I do not like that phrase - pass away. People die. Old, young, everybody. As we age and more and more of our contemporaries die, it gets us to thinking. Or it should. My friend Tom Olds died last month. He was 55. Younger than I. A few days earlier, Julie Holmes died. She was less than 90 days older than I. Late last week Lisa Josephson died. She was 60. Two years older than I.
A few words about Julie and Lisa (there's a post below about Tom). I didn't know Julie, I only knew of her. Many of my friends knew her, some knew her well. I know she was lovely and good and did good works for her life's work. Lisa was an acquaintance and professional colleague. She was a PR person, too. And a good one. More important, as my friend and her good friend Wayne Harada pointed out to me, she was Hawai'i's biggest booster of the performing arts. She fought an extraordinarily valiant two-and-a-half year battle with cancer. She will be greatly missed by Hawai'i's PR and arts communities, among others.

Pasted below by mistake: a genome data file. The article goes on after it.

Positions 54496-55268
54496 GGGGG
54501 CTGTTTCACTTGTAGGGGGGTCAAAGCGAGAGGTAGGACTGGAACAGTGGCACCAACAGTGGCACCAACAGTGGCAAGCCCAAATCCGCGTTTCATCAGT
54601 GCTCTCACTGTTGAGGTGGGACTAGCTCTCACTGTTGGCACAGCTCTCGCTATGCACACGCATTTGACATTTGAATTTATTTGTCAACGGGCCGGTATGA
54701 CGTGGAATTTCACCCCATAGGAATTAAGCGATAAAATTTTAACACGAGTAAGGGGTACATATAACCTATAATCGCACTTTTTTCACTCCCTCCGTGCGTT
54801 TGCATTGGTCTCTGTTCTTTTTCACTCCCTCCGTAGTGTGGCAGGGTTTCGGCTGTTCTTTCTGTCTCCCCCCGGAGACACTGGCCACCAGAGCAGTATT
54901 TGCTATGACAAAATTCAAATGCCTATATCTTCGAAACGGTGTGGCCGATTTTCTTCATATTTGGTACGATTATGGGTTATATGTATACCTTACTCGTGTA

So since these "peer deaths" happened in rapid succession (bad things come in threes? do good things come in threes, too?), I've been thinking a lot about life...and death. What's it all about, Alfie? And all the other cliches (again). What does it take - and how much of it does it take - to make us humans realize that this is it. This is all we get and we had better make the most of it, whatever that is. Tom and Julie and Lisa all got some time and with some time, you can finish up. Or finish up some. I can count too many friends and relatives who didn't get any time at all. That's the thing. We don't have much - any? - control. So maybe we (I) better just do it (whatever your/my it is). Today.